By K.N. Pandita, New Delhi, 10/01/07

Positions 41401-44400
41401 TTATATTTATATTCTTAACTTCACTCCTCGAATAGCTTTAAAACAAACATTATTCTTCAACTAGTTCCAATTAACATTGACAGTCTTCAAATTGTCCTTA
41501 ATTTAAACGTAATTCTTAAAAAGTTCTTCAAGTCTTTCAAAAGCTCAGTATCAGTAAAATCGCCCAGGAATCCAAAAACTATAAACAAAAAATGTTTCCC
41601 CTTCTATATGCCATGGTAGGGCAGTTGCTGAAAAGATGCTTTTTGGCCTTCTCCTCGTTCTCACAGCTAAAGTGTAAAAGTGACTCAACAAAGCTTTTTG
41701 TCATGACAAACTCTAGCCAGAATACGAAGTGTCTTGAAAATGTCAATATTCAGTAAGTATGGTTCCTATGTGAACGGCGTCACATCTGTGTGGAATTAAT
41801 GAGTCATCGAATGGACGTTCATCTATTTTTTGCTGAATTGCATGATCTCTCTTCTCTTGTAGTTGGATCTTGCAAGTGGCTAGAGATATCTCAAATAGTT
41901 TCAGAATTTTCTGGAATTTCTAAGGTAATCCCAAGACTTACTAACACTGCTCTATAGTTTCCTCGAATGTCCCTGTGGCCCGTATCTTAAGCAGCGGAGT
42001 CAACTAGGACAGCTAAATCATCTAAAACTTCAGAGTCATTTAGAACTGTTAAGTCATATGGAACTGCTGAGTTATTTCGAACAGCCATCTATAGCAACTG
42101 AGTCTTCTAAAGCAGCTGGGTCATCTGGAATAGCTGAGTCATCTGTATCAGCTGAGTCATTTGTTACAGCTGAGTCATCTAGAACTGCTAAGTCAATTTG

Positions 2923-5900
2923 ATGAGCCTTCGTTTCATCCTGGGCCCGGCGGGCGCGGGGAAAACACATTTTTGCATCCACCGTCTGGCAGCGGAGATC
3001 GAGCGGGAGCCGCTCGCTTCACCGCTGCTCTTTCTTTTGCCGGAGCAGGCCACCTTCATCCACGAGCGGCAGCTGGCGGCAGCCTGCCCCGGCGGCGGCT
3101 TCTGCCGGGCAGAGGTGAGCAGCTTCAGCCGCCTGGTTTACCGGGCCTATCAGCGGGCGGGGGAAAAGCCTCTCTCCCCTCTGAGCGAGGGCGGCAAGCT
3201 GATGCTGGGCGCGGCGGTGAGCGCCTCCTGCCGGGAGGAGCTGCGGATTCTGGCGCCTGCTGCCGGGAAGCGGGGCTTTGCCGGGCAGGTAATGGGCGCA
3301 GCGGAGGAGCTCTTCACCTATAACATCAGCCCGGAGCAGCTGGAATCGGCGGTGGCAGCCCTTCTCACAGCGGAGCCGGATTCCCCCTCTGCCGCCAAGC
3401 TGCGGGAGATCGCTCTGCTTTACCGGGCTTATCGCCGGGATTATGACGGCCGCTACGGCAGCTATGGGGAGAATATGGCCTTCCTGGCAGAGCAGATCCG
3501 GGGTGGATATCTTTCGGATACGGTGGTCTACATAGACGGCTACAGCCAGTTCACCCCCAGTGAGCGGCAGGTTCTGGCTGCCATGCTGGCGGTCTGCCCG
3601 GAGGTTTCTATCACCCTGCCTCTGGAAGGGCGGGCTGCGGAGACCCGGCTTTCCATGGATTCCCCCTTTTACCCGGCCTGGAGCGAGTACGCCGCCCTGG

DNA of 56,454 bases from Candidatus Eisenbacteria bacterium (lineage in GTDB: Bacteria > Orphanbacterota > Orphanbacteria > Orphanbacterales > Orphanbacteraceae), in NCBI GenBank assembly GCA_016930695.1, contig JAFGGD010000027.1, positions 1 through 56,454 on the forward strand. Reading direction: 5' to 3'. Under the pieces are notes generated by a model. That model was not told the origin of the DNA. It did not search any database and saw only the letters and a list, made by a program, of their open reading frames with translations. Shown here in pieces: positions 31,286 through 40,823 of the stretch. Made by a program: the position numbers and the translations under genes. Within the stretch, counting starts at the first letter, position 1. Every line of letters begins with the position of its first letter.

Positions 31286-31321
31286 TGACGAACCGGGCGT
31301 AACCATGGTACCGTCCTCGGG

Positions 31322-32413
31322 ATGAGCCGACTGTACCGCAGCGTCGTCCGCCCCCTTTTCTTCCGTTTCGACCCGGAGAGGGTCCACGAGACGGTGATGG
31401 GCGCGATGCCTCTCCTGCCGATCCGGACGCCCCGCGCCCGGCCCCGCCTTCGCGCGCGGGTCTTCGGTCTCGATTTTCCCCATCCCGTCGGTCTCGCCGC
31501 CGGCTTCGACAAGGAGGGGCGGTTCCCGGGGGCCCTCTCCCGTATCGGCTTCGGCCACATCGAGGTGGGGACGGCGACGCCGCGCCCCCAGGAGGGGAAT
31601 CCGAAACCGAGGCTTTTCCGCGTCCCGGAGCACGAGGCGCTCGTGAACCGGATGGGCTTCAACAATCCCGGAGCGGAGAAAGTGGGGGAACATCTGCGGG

Apropos of ‘Obscured By Myth’ (ToI 10 Jan 07), geographical compartmentalization of Islamic socio-political construct including conversions is not the right way of understanding a process so emphatically recommended by the Qur’an and tradition. If caste system was the basis for Indian conversions, nothing of the sort existed in Iran, Central Asia, Egypt, Sudan, or Mesopotamia etc. overrun by Arabs and converted to Islam. Furthermore, it is not a good logic to juxtapose Brahmanism to Islam while discussing Islamic conversion. A faith concentrating on individual for moral and ethical advancement is different from a faith with ordained mission of expansion. The fault of not reaching the precise sources of Islamic conversions lies in the inability of the writers, like the one in question, to be familiar with the historical accounts of the Muslim scholars recorded in their own language, Arabic or Farsi. Two Farsi histories on the subject, namely Baharistan-i-Shahi (English translation 1991) and Tohfatu’’l-Ahbab (unpublished MS), both written by Muslim scholars around the middle or the beginning of the 16th century, give us admirably vivid description of the philosophy and modus operandi of Islamic conversions in Kashmir.